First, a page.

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Good Morning Nanty Glo!
              Wednesday, October 10 2001 

Wake-up call

I recently read something which, in light of our recent national wakeup call, provided a new insight into my parental family, though it has taken some days since my reading for the insight to gel in my consciousness.

What I read was the life of a priest who was martyred under the Communists in Russia, among other millions of Christians killed by the atheist regime. The local lore about his life includes a resurrection account that modern minds will have trouble "getting around," but which is useful to make my point. The priest, in his early days of ministry, was called upon to conduct the funeral of a 13-year-old boy in his village, who was so much loved that everyone in the parish was in deep grief. At the funeral, the priest became so bold in his prayer that he asked God to restore the boy's life and, in a stunning miracle, he rose and resumed a healthy life. However, the account says without elaborating that the boy lived another six years.

"Only" six years, my incredulous mind asked. The traditions of both Western and Eastern churches holds that Lazarus of Bethany, the friend of Jesus whom He raised after three days in his tomb, lived a normal lifespan after that event and became a bishop in Cypress or Gaul, depending on whose account your read. Why raise a boy from the dead to give him "only" another six years, to take him "again" at age 19?

What a faithless and impertinent question! And, on reflection, I've heard other accounts of children whose lives were apparently spared or extended after prayer, though those extensions also have sometimes been relatively short. Then I realized that the same happened in my own family.

When I was a baby and my brother Gary was age five, he got too close to a bonfire in the area between our house and the creek in Vintondale (approximately where the annual Labor Day weekend Vintondale homecomings are now held) and was so seriously burned that he was hospitalized for a long time and hovered between life and death for months, perhaps several years. By the time I was old enough to know it had occurred, around age four when I began to have "permanent" memories, Gary was well again and seemingly a normal boy, though under his pants the scars persisted for the rest of his life, and they were often painful though he tried and was usually able to conceal that.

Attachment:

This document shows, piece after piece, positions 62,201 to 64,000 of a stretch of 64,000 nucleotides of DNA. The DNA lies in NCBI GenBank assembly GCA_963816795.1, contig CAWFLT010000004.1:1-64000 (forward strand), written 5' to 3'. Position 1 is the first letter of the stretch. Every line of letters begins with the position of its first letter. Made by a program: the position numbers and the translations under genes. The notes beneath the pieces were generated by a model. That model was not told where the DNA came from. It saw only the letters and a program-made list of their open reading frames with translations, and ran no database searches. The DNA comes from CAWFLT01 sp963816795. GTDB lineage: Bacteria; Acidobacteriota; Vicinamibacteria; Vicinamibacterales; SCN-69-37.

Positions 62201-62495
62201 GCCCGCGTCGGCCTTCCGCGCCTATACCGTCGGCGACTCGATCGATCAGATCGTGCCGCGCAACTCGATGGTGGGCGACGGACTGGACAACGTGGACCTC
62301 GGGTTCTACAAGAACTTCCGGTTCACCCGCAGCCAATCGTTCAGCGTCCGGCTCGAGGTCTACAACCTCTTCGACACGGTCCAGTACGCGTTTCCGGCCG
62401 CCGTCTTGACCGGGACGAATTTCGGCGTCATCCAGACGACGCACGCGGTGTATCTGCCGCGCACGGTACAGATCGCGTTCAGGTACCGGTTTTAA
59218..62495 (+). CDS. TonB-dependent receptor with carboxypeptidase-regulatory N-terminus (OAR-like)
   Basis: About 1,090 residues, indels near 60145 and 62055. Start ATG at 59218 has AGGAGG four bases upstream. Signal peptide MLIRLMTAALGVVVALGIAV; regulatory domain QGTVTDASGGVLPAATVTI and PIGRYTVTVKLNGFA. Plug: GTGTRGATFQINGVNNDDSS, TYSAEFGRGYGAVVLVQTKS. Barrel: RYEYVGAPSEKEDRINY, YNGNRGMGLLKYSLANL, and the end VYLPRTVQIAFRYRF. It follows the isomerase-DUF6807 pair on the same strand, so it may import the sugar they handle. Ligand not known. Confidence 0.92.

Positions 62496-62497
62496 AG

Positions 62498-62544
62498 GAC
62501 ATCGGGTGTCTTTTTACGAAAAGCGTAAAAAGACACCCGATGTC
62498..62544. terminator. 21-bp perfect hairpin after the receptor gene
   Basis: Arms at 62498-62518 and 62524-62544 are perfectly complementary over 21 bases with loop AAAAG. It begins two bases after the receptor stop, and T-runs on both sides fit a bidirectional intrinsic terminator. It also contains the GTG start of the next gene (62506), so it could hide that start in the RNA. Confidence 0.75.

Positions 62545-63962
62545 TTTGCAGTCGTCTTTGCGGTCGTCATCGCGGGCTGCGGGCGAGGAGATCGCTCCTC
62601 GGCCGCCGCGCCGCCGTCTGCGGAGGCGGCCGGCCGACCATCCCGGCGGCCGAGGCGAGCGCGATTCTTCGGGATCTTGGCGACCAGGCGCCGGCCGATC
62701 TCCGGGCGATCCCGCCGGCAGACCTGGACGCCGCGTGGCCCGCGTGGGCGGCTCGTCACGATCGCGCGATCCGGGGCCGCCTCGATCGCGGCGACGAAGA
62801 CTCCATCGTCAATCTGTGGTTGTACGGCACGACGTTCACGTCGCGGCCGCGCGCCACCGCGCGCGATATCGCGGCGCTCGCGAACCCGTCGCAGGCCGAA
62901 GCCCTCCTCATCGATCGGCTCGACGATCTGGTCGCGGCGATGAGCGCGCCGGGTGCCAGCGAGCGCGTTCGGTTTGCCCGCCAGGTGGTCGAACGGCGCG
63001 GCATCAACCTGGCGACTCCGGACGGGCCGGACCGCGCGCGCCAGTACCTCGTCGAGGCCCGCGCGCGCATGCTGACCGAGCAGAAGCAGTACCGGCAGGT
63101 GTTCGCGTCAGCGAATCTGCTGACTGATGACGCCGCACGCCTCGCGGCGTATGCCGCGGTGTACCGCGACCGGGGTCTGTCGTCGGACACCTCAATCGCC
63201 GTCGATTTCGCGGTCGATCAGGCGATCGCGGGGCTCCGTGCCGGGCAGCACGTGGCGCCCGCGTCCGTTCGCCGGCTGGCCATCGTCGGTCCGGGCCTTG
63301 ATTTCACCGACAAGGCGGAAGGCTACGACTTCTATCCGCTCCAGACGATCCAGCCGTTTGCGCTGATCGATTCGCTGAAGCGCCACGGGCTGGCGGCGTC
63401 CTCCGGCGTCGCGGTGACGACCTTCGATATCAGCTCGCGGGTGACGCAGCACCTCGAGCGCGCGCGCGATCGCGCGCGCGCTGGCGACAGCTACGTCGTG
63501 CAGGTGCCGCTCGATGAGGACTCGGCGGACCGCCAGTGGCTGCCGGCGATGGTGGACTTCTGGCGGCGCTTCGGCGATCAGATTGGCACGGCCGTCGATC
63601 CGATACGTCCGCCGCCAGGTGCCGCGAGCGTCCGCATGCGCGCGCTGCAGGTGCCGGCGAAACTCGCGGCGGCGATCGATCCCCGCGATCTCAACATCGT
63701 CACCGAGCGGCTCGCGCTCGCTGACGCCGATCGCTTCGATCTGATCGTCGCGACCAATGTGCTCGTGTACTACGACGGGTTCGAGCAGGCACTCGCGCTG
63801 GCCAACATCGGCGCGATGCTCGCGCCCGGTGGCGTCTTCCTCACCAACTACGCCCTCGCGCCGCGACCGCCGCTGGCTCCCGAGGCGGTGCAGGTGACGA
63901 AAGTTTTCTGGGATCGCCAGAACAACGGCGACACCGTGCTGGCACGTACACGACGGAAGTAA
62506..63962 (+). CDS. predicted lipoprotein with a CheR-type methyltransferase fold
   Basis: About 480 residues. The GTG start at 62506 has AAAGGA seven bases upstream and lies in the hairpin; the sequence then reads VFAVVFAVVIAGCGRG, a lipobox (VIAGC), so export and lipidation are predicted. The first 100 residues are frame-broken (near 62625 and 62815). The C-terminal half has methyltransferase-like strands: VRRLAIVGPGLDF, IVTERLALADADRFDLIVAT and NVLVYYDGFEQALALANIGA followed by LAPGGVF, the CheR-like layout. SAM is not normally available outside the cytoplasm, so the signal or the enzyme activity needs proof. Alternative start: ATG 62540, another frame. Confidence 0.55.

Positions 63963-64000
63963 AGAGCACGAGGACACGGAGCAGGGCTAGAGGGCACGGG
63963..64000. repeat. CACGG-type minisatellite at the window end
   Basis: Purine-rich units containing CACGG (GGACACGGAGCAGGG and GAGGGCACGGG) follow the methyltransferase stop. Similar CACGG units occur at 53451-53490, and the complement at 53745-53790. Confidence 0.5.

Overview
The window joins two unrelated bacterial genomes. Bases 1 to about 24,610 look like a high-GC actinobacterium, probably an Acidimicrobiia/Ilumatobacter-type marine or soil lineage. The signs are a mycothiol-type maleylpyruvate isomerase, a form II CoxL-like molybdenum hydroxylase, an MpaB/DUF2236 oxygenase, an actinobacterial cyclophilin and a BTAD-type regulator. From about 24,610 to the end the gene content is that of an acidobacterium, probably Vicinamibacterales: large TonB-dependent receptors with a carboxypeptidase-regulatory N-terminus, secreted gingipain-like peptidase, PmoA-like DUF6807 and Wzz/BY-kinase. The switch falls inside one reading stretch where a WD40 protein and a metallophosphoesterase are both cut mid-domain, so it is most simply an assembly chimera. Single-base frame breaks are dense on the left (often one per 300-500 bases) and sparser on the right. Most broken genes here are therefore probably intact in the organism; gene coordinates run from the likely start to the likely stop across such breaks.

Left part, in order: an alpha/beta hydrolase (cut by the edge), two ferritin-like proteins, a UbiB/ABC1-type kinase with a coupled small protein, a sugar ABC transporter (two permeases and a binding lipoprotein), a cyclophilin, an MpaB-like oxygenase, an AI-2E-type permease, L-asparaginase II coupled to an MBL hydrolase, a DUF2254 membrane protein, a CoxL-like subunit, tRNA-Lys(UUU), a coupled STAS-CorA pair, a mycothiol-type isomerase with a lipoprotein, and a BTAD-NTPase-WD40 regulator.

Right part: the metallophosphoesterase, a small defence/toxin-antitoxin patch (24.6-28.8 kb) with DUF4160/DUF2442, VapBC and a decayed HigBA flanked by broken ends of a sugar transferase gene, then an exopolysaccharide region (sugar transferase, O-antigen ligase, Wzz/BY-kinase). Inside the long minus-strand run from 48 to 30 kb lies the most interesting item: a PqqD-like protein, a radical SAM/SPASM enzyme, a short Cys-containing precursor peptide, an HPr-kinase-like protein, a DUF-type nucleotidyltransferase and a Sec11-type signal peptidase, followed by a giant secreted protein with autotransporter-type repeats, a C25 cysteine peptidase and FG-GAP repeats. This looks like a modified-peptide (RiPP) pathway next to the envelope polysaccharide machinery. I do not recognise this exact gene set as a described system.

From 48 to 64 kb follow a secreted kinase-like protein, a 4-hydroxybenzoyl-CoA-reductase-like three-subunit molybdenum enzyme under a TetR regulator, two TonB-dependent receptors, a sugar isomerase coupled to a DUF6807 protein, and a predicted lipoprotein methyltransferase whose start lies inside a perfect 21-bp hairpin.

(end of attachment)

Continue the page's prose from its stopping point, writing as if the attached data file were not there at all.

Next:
Gary, like the boy in the life story of the Russian priest, lived to age 19, when his life was taken in another tragic "accident," an automobile crash. Though the thought had never occurred to me before, now it did, that in all likelihood Gary's life was extended in answer to prayers by members of the family and friends. And his life extension, like that of the boy in the book and others whose stories I've heard, was relatively short-term.

Specifically, whose prayers? What does this have to do with our national wakeup call? How does it change my understanding of my parents' generation?

More anon.

Webmaster Jon Kennedy

What price freedom?

A little girl became restless as the preacher's sermon dragged on and on. Finally, she leaned over to her mother and whispered, "Mommy, if we give him the money now, will he let us go?"

Sent by Joe Pelayo

Someone needs you

Maybe the person who needs you isn't acting very loveable right now. They're angry...they're negative...they're lashing out... they're withdrawn...they're sending off "leave me alone" signals that don't make people feel like trying to reach out. But often when people are the least loveable, they need our love the most. It may, in fact, be a child of yours, or another family member, who is acting pretty ugly right now. You can almost bet that it's because they've been wounded somehow, and they're bleeding all over the people close to them. Somebody has to disregard all those negative vibes and reach out to them with some love and some tenderness. I'm suspecting God's "someone" who is supposed to love them may be you.

—Ron Hutchcraft

Sent by Jim Martin

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